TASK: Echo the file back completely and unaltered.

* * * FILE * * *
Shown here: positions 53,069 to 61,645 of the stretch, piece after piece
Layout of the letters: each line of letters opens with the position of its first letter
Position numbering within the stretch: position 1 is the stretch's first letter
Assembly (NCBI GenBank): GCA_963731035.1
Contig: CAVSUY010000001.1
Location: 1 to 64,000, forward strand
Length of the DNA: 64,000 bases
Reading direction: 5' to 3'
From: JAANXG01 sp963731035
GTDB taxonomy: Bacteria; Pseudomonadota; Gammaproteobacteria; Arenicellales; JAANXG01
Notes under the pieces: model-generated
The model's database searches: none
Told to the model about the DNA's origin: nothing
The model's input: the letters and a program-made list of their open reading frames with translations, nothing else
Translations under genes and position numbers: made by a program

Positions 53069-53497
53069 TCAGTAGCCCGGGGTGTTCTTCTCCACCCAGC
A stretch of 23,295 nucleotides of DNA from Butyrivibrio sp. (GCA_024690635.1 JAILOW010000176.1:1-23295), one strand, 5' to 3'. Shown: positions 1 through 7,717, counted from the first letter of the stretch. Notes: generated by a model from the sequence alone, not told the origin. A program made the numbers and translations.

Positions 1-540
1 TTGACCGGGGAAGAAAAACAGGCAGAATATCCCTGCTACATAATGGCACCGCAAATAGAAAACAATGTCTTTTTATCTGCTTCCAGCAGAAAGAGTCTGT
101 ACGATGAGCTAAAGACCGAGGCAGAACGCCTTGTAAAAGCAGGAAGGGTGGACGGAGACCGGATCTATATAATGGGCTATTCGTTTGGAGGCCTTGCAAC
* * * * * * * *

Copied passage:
Shown here: positions 53,069 to 61,645 of the stretch, piece after piece
Layout of the letters: each line of letters opens with the position of its first letter
Position numbering within the stretch: position 1 is the stretch's first letter
Assembly (NCBI GenBank): GCA_963731035.1
Contig: CAVSUY010000001.1
Location: 1 to 64,000, forward strand
Length of the DNA: 64,000 bases
Reading direction: 5' to 3'
From: JAANXG01 sp963731035
GTDB taxonomy: Bacteria; Pseudomonadota; Gammaproteobacteria; Arenicellales; JAANXG01
Notes under the pieces: model-generated
The model's database searches: none
Told to the model about the DNA's origin: nothing
The model's input: the letters and a program-made list of their open reading frames with translations, nothing else
Translations under genes and position numbers: made by a program

Positions 53069-53497
53069 TCAGTAGCCCGGGGTGTTCTTCTCCACCCAGC
A stretch of 23,295 nucleotides of DNA from Butyrivibrio sp. (GCA_024690635.1 JAILOW010000176.1:1-23295), one strand, 5' to 3'. Shown: positions 1 through 7,717, counted from the first letter of the stretch. Notes: generated by a model from the sequence alone, not told the origin. A program made the numbers and translations.

Positions 1-540
1 TTGACCGGGGAAGAAAAACAGGCAGAATATCCCTGCTACATAATGGCACCGCAAATAGAAAACAATGTCTTTTTATCTGCTTCCAGCAGAAAGAGTCTGT
101 ACGATGAGCTAAAGACCGAGGCAGAACGCCTTGTAAAAGCAGGAAGGGTGGACGGAGACCGGATCTATATAATGGGCTATTCGTTTGGAGGCCTTGCAAC